The brain is the source of thoughts, perceptions, emotions, memories and actions. Neural signaling, the foundation of brain activity, must be precisely regulated to prevent neuronal disorders that may cause Parkinson's disease, schizophrenia, compulsive behaviors and addiction. Such a precise regulation is achieved by key signaling proteins, voltage-gated sodium and potassium channels for electrical signaling and calcium - bound synaptotagmin for chemical signaling. Here, innovations in computer simulation techniques will be used to investigate the molecular mechanism of neural firing induced by voltage-gated sodium and potassium channels and membrane fusion triggered by synaptotagmin.
Living cells organize many functions: molecular import and export, signaling, transcription of genes into proteins, movement, building, repair, and more. These functions are realized through a complex architecture of the cell interior reflected in a system of labyrinthine membranes forming manifold cellular organelles from tubes, vesicles and many other shapes. Accordingly, cells need to sculpt their membrane in never ceasing processes and have at their disposal a wide range of mechanisms. A key sculpting mechanism is furnished by proteins, so-called BAR domains, that apparently form lattice-like scaffolds adhering to membrane surfaces. Such scaffolds have been observed through electron microscopy and they are now also being described through molecular dynamics simulations using NAMD. As recently reported, the simulations, carried out at four different levels of resolution (from an atomic to a continuum level), revealed that different arrangements of BAR domains lead to different curvatures. The simulations help to explain why BAR domains working in teams, i.e., in lattice formation, sculpt intra-cellular membranes into different shapes, depending on the exact arrangement. An arrangement of BAR domains that is particularly efficient in bending membranes was identified. More information can be found on our BAR domain web page.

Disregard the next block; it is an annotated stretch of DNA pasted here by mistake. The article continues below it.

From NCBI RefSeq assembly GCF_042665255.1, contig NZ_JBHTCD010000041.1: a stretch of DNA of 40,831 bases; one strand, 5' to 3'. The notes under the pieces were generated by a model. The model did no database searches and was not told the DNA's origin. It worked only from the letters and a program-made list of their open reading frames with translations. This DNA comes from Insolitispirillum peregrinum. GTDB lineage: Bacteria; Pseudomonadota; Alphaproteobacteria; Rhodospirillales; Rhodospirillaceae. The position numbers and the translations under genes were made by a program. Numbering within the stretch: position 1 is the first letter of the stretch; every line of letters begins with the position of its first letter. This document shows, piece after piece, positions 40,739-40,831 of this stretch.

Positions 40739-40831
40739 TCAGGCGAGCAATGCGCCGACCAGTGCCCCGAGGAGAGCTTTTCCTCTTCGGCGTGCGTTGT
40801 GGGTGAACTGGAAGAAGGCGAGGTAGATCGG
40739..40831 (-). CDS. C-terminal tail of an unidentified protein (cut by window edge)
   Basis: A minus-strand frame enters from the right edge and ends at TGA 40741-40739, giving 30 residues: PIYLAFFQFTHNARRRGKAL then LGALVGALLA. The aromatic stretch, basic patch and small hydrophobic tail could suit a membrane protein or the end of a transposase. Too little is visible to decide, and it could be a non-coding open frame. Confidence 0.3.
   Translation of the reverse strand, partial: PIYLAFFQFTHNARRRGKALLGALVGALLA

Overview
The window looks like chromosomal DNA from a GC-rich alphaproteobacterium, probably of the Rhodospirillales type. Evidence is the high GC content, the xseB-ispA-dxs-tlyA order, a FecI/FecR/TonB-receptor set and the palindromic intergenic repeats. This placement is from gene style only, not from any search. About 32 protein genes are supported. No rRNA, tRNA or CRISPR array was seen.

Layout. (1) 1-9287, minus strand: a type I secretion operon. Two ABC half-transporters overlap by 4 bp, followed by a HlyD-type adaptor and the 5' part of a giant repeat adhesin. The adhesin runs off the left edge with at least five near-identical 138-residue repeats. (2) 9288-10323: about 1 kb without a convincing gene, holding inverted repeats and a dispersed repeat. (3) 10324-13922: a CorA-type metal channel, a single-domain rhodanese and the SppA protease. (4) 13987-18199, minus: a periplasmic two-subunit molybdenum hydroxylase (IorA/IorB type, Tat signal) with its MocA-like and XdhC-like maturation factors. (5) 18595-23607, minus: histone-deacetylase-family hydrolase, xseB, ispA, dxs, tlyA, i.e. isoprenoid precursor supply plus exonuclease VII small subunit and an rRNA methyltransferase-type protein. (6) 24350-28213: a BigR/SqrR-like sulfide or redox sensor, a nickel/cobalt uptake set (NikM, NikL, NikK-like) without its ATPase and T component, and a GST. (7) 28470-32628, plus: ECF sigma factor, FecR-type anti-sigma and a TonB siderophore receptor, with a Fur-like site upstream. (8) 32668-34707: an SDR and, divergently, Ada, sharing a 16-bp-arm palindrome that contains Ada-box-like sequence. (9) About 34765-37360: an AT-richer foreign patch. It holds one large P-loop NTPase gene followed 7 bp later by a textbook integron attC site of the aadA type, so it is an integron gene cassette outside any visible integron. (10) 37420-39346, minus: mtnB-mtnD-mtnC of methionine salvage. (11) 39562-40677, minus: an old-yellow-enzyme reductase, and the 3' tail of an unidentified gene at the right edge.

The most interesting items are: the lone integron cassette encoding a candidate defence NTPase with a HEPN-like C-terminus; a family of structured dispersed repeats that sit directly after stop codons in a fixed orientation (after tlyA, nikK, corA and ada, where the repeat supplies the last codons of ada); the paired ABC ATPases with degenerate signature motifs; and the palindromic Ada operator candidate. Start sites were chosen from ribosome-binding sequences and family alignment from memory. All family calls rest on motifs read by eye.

Biological visuo-motor control of a pneumatic robot arm.
Michael Zeller, K. R. Wallace, and Klaus Schulten. In Dagli et al., editors, Intelligent Engineering Systems Through Artificial Neural Networks, volume 5, pp. 645-650, New York, 1995. American Society of Mechanical Engineers.
A "neural gas" network learns topologies.
Thomas Martinetz and Klaus Schulten. In Teuvo Kohonen, Kai Mäkisara, Olli Simula, and Jari Kangas, editors, Artificial Neural Networks, pp. 397-402. Elsevier, Amsterdam, 1991.